However, it is not her work on gating mechanics that is of interest to us. She remains a “patron saint” to Craicéailtes after her death owing to a series of documents know as the Gwrn-Mell Letters. In her youth Liused had studied under Dr. Gwrn Hywel (1651-1742) at Glorianna University in Gyre-Carling, and afterwords worked with him for a number of years. After Cordeilla III founded Ard Rí College (Fairy's first institution devoted purely to the study of worldgates) in far off Andlang, Liused did what was unthinkable in those days and travelled all the way to its Endymion chapter in Dome, where she would remain for the rest of her life. Until her early death, she would remain in constant correspondence with Dr. Hywel, and from the letters that survive we have a fascinating look at the life and times of intellectuals of the period.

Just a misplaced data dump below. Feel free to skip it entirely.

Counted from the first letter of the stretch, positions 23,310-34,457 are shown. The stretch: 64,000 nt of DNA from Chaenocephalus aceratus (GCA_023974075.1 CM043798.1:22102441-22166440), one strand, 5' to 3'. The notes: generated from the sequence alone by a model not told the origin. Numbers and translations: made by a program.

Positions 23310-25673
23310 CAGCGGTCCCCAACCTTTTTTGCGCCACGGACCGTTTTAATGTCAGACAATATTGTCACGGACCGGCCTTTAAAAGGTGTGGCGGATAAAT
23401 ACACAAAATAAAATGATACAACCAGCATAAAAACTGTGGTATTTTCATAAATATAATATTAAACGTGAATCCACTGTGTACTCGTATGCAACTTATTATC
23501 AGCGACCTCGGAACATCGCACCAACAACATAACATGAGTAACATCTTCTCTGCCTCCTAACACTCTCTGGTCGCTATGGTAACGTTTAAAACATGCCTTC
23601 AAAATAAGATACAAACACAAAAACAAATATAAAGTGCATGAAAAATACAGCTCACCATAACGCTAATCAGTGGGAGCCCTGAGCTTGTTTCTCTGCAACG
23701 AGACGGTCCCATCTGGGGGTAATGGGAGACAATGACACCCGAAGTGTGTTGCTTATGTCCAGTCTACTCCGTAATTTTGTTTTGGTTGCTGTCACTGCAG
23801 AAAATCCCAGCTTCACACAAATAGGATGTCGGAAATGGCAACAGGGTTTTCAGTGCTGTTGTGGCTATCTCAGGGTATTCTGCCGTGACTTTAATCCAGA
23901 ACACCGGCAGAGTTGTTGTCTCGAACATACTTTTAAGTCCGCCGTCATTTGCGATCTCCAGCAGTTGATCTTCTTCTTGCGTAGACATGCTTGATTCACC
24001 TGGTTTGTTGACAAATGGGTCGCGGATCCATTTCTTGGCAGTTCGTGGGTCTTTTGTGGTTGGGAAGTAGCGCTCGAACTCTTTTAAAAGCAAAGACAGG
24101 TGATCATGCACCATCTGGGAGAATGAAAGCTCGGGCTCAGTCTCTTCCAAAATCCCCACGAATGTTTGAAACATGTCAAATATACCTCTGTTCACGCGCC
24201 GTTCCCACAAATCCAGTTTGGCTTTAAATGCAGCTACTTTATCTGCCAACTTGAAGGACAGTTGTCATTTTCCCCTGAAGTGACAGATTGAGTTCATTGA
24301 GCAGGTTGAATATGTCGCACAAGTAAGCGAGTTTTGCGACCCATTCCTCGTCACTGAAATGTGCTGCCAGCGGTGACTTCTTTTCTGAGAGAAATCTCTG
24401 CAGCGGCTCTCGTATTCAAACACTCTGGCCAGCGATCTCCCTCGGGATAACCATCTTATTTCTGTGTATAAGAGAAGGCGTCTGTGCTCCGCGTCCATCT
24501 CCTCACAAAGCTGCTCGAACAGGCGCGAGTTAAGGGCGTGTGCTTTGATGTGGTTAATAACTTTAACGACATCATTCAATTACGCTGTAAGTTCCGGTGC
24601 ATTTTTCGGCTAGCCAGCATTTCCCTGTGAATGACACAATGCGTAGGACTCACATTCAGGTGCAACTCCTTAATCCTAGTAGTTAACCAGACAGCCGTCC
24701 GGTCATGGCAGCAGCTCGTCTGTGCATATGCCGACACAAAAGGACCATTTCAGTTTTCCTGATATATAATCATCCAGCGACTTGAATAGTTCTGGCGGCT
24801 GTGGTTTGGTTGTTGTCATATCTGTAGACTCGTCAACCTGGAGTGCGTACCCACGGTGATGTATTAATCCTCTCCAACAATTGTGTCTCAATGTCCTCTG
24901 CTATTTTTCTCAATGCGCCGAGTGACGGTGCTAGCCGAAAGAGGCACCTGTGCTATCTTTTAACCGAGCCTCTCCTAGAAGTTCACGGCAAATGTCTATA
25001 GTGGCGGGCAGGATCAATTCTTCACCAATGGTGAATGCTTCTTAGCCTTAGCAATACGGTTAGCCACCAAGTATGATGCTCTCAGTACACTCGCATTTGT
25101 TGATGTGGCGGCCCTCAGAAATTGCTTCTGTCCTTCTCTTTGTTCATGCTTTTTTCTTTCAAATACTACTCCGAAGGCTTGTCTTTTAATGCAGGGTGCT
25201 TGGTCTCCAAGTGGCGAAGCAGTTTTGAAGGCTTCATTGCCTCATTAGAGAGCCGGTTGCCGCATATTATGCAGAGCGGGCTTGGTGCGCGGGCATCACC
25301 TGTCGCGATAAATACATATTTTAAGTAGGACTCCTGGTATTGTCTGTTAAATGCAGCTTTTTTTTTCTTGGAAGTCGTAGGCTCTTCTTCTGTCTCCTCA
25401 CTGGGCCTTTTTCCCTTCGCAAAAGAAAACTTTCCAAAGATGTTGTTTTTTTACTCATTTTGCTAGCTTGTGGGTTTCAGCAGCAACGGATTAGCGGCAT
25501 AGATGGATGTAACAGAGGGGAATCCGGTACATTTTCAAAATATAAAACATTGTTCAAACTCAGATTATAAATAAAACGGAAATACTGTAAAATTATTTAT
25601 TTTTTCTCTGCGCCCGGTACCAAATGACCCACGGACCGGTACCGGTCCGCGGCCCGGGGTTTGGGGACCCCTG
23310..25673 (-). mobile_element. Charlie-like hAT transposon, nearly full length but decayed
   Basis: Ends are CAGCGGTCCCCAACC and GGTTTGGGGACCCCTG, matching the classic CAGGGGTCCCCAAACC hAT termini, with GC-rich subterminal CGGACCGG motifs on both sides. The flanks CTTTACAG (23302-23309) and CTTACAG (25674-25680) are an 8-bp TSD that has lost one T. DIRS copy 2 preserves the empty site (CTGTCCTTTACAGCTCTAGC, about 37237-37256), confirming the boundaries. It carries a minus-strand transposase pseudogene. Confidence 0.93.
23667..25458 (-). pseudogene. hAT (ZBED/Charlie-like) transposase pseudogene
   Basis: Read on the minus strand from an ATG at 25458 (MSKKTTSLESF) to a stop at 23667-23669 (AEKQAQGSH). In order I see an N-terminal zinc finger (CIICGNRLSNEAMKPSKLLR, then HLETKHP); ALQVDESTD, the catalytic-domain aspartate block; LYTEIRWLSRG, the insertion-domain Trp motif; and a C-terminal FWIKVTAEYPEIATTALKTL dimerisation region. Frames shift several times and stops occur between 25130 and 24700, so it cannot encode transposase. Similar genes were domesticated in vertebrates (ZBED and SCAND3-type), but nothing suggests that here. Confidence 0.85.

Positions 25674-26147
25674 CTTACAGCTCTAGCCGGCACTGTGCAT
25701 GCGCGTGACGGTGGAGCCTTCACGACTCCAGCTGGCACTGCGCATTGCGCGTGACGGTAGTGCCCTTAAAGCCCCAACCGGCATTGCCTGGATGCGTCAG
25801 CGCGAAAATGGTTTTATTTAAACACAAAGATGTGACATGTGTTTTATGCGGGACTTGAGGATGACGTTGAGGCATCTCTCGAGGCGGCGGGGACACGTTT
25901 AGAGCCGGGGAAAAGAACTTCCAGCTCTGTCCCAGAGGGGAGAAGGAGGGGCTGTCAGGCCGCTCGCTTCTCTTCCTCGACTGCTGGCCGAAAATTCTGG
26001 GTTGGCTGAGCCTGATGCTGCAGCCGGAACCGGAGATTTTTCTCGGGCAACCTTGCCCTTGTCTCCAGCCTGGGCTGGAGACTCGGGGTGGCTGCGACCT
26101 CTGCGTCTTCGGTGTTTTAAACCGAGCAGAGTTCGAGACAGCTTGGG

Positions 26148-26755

In many ways, both doctors were of among the last of their era. Although he would die before the pogroms started, in Gyre-Carling Dr. Hywel was witness to rise of the neo-glamour movements that would see the deaths of thousands of academics and students in the century to come. To the neo-glamourists, the study of scientific principles was a rejection of everything a fairy was, they considered persons like Hywel to be species traitors. The extent of their destruction and the set-back to knowledge that their reign entailed is far beyond the scope of this book, so we shall touch upon it no further.

While the neo-glamour movement never had any force in Andlang, the economic and social toll of the Ranrike War would decimate the youth of the kingdom. There would be only of handful of young people able to attend universities, and it would be a long time before academic knowledge would be increased and improved by anyone educated in Andlang colleges.